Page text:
You might want to read this…
There are options available for the business owner that experiences seasonal slowdowns. Even if your particular niche is not impacted during the holidays, your business may be negatively impacted at other times during the year. Not sure? Take a look at sales figures by month for your last two years and you’ll get an idea of what we mean.
First, look at your cost of doing business (operations) and see if you are making enough on a daily basis to cover those operating costs. If not, perhaps this would be a good time to close shop for a week or two and take a well-deserved vacation. Other options would be to pare down your hours of operation and close early or open late a couple of days a week.
Also, consider marketing now. Let your customers know that after the holidays you will be open and give them a reason to shop at your locale. If your core client base does not shop after the holidays, it may be time to explore other markets or demographics.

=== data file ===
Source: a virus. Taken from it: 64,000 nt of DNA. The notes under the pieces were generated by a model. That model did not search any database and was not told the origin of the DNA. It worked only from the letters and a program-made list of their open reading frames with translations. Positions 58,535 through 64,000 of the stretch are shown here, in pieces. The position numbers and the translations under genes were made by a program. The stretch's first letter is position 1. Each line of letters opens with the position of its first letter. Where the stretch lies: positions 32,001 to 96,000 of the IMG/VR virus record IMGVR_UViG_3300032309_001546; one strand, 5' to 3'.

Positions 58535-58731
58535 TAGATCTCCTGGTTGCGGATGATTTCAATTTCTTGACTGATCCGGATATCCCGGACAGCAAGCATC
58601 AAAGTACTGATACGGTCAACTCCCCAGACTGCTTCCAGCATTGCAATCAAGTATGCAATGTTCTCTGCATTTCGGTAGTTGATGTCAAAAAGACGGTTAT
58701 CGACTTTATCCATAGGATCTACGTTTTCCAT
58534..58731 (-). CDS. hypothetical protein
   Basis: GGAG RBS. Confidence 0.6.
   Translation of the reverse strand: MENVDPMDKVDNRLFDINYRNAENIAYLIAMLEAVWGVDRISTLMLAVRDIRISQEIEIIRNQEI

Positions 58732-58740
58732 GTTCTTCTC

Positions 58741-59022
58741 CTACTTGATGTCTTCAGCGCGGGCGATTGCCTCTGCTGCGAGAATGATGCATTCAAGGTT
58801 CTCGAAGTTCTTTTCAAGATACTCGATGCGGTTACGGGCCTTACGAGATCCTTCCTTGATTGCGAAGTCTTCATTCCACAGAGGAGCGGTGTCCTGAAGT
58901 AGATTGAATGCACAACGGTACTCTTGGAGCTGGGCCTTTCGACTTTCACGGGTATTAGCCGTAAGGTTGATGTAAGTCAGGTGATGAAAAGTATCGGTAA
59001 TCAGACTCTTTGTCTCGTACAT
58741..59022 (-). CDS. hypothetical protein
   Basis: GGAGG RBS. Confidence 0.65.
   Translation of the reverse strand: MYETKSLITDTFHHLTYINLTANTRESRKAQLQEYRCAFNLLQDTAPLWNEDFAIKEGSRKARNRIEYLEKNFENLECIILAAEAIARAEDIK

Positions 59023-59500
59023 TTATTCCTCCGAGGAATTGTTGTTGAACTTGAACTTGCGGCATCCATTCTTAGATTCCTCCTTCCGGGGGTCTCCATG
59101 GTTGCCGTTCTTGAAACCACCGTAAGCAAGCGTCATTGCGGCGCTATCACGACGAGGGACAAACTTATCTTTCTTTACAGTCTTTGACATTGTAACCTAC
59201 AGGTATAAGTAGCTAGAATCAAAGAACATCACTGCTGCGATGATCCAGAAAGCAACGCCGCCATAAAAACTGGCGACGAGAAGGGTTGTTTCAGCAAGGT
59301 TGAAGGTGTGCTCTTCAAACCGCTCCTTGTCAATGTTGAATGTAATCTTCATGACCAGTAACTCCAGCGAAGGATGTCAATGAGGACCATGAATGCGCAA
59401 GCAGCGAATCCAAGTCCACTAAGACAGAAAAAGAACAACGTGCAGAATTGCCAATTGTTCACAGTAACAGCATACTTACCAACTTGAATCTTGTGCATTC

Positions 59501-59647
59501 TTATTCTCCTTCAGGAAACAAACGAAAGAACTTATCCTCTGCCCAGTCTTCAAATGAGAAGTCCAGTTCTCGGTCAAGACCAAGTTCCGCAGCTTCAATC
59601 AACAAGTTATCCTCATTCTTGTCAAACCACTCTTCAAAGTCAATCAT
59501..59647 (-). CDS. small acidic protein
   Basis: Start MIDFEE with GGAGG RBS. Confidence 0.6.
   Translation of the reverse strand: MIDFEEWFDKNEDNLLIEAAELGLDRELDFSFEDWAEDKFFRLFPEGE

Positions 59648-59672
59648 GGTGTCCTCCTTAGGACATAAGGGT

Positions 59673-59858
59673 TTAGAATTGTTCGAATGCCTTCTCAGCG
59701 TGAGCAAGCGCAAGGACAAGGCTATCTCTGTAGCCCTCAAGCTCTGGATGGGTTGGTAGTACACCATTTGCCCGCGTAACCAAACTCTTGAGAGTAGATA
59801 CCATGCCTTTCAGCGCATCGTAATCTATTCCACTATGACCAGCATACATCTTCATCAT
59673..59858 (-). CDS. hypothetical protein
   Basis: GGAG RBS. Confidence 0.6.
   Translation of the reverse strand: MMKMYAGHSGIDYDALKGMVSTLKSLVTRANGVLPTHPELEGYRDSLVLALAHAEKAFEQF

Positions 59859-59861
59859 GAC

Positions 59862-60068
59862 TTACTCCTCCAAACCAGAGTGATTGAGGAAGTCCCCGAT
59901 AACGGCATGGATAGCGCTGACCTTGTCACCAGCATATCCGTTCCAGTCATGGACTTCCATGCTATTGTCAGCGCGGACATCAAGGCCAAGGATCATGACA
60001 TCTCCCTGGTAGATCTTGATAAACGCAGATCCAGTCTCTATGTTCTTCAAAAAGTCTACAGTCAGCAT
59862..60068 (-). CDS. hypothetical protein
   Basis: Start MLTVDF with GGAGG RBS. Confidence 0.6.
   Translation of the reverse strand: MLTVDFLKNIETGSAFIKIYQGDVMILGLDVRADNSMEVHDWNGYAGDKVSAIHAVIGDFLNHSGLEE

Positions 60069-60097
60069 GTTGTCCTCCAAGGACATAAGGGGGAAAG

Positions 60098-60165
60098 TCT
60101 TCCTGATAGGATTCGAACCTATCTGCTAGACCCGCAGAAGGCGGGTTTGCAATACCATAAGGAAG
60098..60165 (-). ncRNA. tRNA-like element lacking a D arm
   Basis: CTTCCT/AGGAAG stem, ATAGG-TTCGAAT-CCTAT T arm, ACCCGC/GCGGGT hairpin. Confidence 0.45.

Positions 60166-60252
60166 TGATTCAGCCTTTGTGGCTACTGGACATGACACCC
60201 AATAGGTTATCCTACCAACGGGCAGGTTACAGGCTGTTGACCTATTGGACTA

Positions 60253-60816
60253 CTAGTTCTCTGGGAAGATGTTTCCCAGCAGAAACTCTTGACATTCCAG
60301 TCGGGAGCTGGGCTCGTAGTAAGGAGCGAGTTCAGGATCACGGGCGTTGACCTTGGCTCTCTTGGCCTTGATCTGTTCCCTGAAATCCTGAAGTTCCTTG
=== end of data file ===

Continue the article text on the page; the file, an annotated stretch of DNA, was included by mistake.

When asked, “When is the best time to make money?” most business people would answer “Now!” and yet many business owners don’t run their businesses that way. Don’t make the mistake of thinking there is nothing you can do about “slow times”. Although many consumers tend to go overboard with shopping over the holidays there are still people spending money after the holidays. Your job is to get them into your business. Small Business Saturday, Black Friday, Cyber Monday, and Boxing Day are all great days for retail, but the key to longevity is steady consistent customer flow. Also, be creative and use Small Business Saturday for your business, even if you aren’t a brick and mortar location. Make sure that your customers know when you are open and if there are any changes in your hours. Be as proactive as possible and make it easy for your customers to buy from you.
Taken in part from a 2012 article by Douglas Cannon, Tarrant SBDC Business Advisor